Case Studies: Understanding the Core of Any Business



Author: Brian Taylor, Au.D.

In simple terms, the case study method is a proven approach to operating a business. Pioneered by the Harvard Business School more than 50 years ago, and adapted by entrepenuers around the world to better understand what options manifest the best outcomes,  the case method presents the greatest challenges confronting organizations and places the student (or audiologist) at the center of the decision making process, often using a real world example from an operating business. In this issue of Audiology Practices we review two case studies, but before you read any further, it might be helpful to review the inner workings of a business.

Regardless of the business there are several univeral components. These are shown in Figure 1. Let’s briefly examine each of these variables and how they relate to the case study method.

The Inner Core. Like a tight knit family, the inner core forms the basis for a meaningful and profitable business.

Customers (Who?). Professor Peter Drucker said, "the purpose of any business is to create and keep a customer." For audiologists, customers are typically indivuduals with hearing loss or balance problems.

Value Proposition (What?). The service or product you are offering customers must be of value. It must be something they believe will solve a problem. It must have enough value that customers are willing to take the time and commit the financial resources to acquire it. To differentiate your offerings to customers from those competitors, it is imperative that what you are offering is attractive or appealing.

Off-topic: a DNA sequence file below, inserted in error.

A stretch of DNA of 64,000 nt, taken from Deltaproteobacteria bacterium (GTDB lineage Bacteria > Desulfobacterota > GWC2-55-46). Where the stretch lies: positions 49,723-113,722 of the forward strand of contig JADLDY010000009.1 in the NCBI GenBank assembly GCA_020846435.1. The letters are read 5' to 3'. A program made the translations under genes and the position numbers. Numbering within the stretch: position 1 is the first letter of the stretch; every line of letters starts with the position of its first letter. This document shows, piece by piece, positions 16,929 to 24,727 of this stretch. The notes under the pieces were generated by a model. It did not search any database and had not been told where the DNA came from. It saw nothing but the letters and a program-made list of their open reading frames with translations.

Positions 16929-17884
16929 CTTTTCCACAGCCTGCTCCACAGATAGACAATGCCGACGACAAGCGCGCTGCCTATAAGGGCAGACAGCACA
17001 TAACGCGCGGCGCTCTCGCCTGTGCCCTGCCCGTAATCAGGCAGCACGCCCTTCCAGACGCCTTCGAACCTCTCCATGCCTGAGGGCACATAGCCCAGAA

Value Chain (How?). The way value is created; the clinical process, the way hearing devices are ordered from a vendor, the buying journey for the customer– these are essential components of any value chain.

The Outer Core. Like the earth’s atmosphere, the inner core would not survive without a healthy, properly functioning outer core

Revenue Model (Why?). An essential, yet often overlooked component of the inner core of any business is the revenue model. The revenue
model is the turnkey template or process in which the business generates revenue as well as profit. Bundled versus fee-for-service pricing, subscription or leasing services are examples of revenue models.

Ethics. A set of moral rules that govern how businesses operate, how business decisions are made and how people are treated. Doing what is in the best interest of patients is job #1.

Analytics. The ability to collect, evaluate and manage key performance indicators that drive business growth, profitabilty and quality. 

Business Intelligence.  A process by which businesses use strategies and technologies for analyzing current and historical data of customers.

People. Qualified, motivated and trained indviduals who operate all the day-to-day activites shown in the figure below.